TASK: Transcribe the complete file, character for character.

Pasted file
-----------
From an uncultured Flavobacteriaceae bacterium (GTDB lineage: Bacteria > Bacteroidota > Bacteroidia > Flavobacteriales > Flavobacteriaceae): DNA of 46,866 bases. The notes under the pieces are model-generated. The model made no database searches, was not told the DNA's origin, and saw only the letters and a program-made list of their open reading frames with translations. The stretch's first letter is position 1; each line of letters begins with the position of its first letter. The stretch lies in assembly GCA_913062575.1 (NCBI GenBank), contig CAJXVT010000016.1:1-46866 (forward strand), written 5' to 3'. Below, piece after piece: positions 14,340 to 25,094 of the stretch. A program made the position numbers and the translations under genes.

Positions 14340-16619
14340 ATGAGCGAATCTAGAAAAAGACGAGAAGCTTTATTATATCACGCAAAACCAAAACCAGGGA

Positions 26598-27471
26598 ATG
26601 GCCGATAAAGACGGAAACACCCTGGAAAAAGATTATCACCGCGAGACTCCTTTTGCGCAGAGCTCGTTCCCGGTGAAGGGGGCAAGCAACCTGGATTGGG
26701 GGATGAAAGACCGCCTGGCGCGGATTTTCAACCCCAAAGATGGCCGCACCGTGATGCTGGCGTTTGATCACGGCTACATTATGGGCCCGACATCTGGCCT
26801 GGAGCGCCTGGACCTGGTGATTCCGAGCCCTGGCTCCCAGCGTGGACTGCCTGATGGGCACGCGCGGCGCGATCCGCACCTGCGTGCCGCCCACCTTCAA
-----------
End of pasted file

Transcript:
From an uncultured Flavobacteriaceae bacterium (GTDB lineage: Bacteria > Bacteroidota > Bacteroidia > Flavobacteriales > Flavobacteriaceae): DNA of 46,866 bases. The notes under the pieces are model-generated. The model made no database searches, was not told the DNA's origin, and saw only the letters and a program-made list of their open reading frames with translations. The stretch's first letter is position 1; each line of letters begins with the position of its first letter. The stretch lies in assembly GCA_913062575.1 (NCBI GenBank), contig CAJXVT010000016.1:1-46866 (forward strand), written 5' to 3'. Below, piece after piece: positions 14,340 to 25,094 of the stretch. A program made the position numbers and the translations under genes.

Positions 14340-16619
14340 ATGAGCGAATCTAGAAAAAGACGAGAAGCTTTATTATATCACGCAAAACCAAAACCAGGGA

Positions 26598-27471
26598 ATG
26601 GCCGATAAAGACGGAAACACCCTGGAAAAAGATTATCACCGCGAGACTCCTTTTGCGCAGAGCTCGTTCCCGGTGAAGGGGGCAAGCAACCTGGATTGGG
26701 GGATGAAAGACCGCCTGGCGCGGATTTTCAACCCCAAAGATGGCCGCACCGTGATGCTGGCGTTTGATCACGGCTACATTATGGGCCCGACATCTGGCCT
26801 GGAGCGCCTGGACCTGGTGATTCCGAGCCCTGGCTCCCAGCGTGGACTGCCTGATGGGCACGCGCGGCGCGATCCGCACCTGCGTGCCGCCCACCTTCAA